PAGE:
Exception Safety is not about handling exceptions, it is about guaranteeing a number of properties about the program even in the presence of exceptions.
You can usually speak about the exception safety level of a given method:
- No Guarantee: this method is exception unsafe, that is no guarantee is made, at all.
- Basic Exception Guarantee: in case of exception no resource is leaked and the classes involved are still usable (but their state is unspecified), that is no memory leak, no file handle leak, no mutex leak and the invariants of the instances involved are still verified.
- Strong Exception Guarantee: in case of exception, all state is reversed to what it was prior to beginning. This is a transaction like semantic.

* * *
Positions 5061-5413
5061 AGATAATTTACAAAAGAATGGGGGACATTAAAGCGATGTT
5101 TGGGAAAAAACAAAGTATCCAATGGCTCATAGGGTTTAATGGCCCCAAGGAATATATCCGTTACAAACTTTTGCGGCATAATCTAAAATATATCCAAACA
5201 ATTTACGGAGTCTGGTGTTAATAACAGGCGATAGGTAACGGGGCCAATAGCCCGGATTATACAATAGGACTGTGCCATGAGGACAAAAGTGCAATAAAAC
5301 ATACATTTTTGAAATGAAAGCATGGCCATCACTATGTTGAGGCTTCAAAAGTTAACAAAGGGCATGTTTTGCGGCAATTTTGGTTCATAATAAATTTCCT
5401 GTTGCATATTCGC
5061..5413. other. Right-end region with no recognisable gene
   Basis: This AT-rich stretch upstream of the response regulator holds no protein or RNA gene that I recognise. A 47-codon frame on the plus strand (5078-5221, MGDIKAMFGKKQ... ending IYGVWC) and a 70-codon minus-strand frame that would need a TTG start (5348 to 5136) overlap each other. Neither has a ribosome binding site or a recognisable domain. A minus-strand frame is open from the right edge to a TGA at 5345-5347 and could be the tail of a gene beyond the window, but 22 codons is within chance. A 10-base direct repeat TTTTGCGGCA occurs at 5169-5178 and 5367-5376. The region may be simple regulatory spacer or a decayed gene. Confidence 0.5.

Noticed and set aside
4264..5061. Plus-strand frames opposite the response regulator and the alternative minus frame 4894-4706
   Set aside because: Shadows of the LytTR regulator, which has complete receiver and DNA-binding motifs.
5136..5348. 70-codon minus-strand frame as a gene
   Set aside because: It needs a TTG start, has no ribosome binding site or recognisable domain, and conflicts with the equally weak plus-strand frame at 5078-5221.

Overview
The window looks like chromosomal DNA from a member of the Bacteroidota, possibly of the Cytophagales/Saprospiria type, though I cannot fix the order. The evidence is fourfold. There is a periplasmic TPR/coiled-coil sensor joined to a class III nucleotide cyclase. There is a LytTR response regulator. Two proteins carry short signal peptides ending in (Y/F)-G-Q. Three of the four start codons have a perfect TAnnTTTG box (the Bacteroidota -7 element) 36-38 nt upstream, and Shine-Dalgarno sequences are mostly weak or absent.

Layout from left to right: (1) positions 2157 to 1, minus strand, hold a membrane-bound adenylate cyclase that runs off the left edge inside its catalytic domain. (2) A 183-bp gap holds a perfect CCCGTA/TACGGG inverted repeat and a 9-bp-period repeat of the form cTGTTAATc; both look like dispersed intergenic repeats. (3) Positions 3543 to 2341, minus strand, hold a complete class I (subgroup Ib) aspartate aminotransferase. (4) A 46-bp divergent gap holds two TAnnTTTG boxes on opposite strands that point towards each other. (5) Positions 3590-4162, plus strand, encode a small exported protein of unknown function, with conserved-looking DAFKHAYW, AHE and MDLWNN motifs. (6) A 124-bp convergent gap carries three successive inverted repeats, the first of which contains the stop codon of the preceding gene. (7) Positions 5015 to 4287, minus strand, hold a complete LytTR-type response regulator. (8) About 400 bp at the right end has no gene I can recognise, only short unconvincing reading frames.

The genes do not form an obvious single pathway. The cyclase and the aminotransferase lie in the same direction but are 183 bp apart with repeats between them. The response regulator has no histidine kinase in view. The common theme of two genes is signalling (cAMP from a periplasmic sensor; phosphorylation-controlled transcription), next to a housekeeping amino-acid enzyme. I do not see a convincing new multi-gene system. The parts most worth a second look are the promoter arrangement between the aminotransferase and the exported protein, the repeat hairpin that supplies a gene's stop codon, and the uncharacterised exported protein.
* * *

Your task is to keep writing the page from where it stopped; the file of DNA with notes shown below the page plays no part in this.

- NoThrow Guarantee: this method does not throw, it always succeeds.
In general, the NoThrow Guarantee only applies to the simplest methods (ie
.size() on a
vector for example) and the Strong Exception Guarantee may be costly to implement (being able to revert the effect or operating on a copy of the state may not be cheap).
On the other hand, the Basic Exception Guarantee is just that: Basic. Without it, safely operating a program is just impossible, so this is the least guarantee that is acceptable. If you leak resources or leave classes in an unusable state, the program may not be able to operate further.
This is why there is such an emphasis on RAII whenever exceptions are mentionned. Because RAII guarantees automatic cleanup of resources (memory, mutexes, files) whatever the path execution (regular return or exception) it is particularly desirable. However, RAII itself is not sufficient.
Related: Herb Sutter's GotW entry about Exception Safety and Exception Specifications.